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Schoolsick
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Mood:
Nostalgic

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The students are back "on campus", or at least on the streets where most of the university buildings are. I ran up to the K-Mart at lunch and on the way back had to weave through a massive crowd of them on their way into the subway, apparently on some kind of orientation tour. Other than the fact that they were headed into the New York subway system, it could have been any campus tour on any campus in the country.

This is the time of year I most regret rushing through my undergraduate degree in three years. Though I would never make the claim myself, I understand a little better all those adults who would tell me "these are the best years of your life" as I packed my mini fridge and clunky 386 processor(!)laptop into my mother's van to head back to Norman. Because if you're lucky enough to have scholarships and/or parents paying for your school expenses, college is the one place where you have almost all the freedom of adulthood with few of the responsibilities.

Of course those last few years before 9/11 look so much more significant now, draped in matching shades of innocence and willful ignorance. The period of peace and prosperity followed by one of hardship and conflict -- the never-ending cycle that made my 9th grade US History class so monotonous. But my first attack of schoolsickness happened in August 2001, so my fits of reminiscence aren't entirely rooted in historical context.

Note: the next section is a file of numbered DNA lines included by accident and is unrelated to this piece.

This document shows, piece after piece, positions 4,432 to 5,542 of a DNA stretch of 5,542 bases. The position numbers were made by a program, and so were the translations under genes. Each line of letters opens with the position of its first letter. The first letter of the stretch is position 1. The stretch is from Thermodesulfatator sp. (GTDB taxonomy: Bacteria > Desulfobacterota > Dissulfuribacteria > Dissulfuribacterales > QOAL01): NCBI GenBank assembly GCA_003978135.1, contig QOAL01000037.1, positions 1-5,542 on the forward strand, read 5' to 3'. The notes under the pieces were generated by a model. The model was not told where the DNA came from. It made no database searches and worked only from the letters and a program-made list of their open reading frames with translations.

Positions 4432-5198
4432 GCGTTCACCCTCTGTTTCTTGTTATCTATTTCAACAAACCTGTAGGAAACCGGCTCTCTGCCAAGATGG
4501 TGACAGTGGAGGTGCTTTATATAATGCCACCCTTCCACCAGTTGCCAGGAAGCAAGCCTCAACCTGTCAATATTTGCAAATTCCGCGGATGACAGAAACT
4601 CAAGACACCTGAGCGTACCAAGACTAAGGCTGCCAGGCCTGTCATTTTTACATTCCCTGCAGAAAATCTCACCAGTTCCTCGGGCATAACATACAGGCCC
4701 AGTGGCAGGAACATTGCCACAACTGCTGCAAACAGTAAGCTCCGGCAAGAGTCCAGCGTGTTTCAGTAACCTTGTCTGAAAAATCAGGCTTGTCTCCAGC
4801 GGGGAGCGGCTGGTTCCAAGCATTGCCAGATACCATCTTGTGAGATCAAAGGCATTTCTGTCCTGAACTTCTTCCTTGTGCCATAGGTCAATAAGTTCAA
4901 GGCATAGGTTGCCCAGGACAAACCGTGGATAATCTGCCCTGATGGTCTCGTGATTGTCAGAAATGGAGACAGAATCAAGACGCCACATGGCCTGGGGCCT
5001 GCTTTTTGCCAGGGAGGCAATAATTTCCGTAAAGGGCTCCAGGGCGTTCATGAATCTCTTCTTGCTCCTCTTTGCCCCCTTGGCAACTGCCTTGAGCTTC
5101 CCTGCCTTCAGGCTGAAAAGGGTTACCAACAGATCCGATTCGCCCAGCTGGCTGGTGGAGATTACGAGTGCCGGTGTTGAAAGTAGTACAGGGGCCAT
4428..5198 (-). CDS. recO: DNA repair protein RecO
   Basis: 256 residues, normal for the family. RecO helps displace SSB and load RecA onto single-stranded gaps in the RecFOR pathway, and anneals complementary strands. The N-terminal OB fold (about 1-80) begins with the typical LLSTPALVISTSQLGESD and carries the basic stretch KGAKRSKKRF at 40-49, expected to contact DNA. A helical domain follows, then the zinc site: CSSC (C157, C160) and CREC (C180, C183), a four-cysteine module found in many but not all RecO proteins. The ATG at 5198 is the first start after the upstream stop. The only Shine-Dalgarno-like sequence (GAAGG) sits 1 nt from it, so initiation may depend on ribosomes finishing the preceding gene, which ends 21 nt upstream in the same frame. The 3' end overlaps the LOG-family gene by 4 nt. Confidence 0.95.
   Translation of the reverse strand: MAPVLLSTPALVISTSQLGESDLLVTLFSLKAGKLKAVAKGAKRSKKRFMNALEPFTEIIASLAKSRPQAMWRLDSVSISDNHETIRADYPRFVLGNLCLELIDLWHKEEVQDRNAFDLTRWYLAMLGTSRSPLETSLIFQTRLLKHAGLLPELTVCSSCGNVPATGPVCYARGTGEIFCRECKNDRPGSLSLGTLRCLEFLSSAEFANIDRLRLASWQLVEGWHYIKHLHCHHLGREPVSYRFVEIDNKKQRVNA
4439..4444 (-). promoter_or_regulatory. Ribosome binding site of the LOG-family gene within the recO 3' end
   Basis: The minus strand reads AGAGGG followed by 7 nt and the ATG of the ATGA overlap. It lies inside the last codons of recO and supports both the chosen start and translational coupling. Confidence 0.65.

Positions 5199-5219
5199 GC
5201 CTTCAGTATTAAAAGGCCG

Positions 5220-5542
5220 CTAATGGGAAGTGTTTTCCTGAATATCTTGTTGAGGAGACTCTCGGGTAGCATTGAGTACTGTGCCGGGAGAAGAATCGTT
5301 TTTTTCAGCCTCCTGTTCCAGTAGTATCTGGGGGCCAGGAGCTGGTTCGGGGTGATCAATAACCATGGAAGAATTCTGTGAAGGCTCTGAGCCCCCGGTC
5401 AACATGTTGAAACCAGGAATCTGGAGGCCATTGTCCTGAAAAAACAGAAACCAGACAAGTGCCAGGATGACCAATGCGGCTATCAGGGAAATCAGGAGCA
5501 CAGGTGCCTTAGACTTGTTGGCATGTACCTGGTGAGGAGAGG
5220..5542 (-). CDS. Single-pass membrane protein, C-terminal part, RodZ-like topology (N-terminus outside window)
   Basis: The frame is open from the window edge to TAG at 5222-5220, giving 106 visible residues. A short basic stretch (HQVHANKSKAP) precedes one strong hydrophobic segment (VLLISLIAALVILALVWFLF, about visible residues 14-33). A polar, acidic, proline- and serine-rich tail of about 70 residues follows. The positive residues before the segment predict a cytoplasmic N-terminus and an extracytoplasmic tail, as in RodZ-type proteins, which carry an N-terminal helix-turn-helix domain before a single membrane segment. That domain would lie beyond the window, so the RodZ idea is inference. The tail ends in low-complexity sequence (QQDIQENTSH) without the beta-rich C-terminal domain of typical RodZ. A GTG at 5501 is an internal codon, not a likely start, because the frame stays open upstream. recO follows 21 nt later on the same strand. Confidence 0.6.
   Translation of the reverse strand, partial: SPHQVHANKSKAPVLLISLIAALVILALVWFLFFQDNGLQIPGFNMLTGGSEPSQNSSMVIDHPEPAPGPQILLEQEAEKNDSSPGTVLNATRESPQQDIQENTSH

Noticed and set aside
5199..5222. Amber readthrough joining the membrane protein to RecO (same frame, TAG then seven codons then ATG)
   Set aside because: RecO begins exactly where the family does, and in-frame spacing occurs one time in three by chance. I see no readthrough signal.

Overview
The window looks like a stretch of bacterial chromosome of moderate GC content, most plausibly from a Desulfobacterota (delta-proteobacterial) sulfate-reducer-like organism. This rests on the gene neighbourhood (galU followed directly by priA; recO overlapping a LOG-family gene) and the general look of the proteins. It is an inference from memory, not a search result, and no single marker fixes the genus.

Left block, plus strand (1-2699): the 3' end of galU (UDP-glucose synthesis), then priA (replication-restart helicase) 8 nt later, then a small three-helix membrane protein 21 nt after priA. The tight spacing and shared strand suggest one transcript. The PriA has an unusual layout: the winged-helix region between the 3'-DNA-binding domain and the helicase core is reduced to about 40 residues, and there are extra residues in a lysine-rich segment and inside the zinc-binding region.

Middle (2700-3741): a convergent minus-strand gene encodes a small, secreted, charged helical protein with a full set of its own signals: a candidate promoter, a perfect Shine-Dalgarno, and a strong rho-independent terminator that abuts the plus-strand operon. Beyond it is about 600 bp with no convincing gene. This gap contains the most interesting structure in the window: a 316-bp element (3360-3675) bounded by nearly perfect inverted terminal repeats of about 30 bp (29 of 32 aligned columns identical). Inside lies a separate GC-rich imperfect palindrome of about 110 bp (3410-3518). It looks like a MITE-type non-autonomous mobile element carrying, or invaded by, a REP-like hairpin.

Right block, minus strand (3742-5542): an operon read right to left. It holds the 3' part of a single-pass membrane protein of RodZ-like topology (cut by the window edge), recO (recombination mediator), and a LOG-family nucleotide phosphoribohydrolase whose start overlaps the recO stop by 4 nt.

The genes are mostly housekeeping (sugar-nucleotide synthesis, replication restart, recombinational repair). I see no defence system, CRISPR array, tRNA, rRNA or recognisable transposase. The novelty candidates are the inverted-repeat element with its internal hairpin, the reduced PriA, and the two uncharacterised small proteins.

I miss the campus. I miss football game days. I miss the good classes, where you could actually get excited about learning some odd slice of information you'd probably never really need, just because it was interesting and knowing it made the world read a little differently. I miss getting ice cream late at night with Sus and Lou and whoever else was around and talking about all the above mentioned things as if they were the only thing that mattered because, at the time, they were.

But it's all gone now: the campus has been so altered by the recent building boom it barely looks like the one I knew. The football stadium is bigger and the expectations of the fans much higher; the charm of the out-of-nowhere championship season of my final year won't be recreated anytime soon. Sus and I talk on the phone more often than I talk to Lou, even though we live on opposite ends of the same metropolis. If I'm lucky I see them both a couple times a year; we talk about jobs and apartments and the things we do in what little free time we have without any sense of it being potentially world-changing, the doorway through which we'll progress on to great things. Our progress, if and when it comes, is not through so simple a mode of access as a wide-open door.

I would change very little of what's happened to me in the five years since I received my BA. I certainly wouldn't give up coming to New York, meeting the people I've met here, learning what I have about myself and my work. But there's a tent set up in front of the university gym across the street, selling T-shirts with the university logo and giving directions to starry-eyed freshmen. I remember that look...


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